About I Sang to the Sky and Day Broke Op.55
The title is a line from a poem I wrote, in the dead of winter, decades ago in Buffalo, New York. When Dr Andrew Levin at Clemson University invited me to write the piece for the CUSO, and I started writing the first sketches, this line came to mind, and I knew it for the title. Musically, I wrote the piece the way I did partly because Andrew spoke so warmly of his wind players; and partly because I am a clarinetist myself, and I wrote the kind of piece which I felt I should enjoy playing, and which would be a good challenge to put together. To speak on just a few musical details: When I was told I could use three percussionists, I knew I could keep them busy; Scott Deveaux of Charlottesville, Virginia taught me to love the spirit of African drumming, and I find different applications for what I learned, in different pieces. I seized on the chance to include harp in the ensemble. I suppose I have long wanted to write two clarinets playing a minor second; timbrally, it is one of the most consonant of dissonances, simply a delicious sound.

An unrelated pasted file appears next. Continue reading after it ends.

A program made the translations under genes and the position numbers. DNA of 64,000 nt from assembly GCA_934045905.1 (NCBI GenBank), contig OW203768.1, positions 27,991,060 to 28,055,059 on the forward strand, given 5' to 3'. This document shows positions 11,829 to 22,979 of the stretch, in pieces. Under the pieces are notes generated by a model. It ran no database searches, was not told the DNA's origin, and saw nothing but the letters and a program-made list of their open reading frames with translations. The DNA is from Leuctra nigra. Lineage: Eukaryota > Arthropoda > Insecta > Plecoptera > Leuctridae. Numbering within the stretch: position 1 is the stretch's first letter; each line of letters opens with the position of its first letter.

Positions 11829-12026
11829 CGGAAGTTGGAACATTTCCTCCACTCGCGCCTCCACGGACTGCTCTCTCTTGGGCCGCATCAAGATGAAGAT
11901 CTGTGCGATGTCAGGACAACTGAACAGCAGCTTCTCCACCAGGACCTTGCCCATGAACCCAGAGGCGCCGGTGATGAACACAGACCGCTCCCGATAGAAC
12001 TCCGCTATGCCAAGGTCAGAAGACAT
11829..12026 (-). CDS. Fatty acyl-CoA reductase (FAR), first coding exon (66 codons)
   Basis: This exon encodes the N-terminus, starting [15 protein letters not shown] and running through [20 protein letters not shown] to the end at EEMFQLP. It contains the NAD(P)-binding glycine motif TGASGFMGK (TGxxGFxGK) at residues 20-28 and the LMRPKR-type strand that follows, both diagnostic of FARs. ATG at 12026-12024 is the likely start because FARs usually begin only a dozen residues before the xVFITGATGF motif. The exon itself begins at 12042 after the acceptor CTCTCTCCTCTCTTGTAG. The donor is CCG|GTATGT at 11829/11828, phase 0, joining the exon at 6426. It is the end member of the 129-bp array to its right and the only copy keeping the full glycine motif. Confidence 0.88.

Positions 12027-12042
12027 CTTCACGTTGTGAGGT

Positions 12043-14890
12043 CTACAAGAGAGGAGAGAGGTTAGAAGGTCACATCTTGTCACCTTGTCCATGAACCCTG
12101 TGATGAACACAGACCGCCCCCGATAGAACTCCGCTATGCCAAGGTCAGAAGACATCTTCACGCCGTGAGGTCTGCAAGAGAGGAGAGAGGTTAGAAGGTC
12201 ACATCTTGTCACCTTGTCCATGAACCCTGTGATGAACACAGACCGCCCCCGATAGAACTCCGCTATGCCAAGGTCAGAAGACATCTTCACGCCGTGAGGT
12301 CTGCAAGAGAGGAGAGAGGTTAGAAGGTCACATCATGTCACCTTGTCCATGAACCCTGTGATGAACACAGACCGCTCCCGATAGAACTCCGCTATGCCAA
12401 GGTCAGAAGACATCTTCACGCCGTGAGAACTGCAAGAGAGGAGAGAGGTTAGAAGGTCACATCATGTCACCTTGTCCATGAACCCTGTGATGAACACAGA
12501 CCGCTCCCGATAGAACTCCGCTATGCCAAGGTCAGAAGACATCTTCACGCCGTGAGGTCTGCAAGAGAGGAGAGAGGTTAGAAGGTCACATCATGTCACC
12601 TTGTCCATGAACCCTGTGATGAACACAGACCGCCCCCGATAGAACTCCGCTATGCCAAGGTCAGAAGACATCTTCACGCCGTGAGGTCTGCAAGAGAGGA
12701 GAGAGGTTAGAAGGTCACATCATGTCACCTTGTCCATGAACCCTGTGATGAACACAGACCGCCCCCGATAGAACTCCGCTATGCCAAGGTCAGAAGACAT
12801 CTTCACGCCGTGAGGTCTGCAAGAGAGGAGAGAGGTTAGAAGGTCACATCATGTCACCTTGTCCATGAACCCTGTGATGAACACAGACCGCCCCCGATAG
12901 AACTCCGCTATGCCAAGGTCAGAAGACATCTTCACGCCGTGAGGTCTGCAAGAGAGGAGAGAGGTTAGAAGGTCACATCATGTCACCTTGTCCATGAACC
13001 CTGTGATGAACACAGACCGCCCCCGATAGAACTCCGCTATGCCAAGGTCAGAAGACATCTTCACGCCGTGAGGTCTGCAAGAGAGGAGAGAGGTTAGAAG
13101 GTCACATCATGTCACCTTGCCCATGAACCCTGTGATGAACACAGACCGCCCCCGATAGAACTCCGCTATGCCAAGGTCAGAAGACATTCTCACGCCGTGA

Andrew told me he wanted a bright concert-opener, and that suited me perfectly. Maybe some other time I will write a long, brooding piece on the thornier issues of life. Often, I pursue my musical work very much with the thought that there should be more bright music, more exhilirating music, more delightful music, in the world. In preparing myself mentally for the composition of this piece, I thought about the first day of creation: Let there be light. I thought a good deal about the beauty of the natural world around us. In Sang to the Sky, and Day Broke, it was my wish to create music which spoke something of these thoughts; I wanted to write music that is, simply, alive, that bristles with the simple joy in, and gratitude for, life. The very lightness is in fact the message.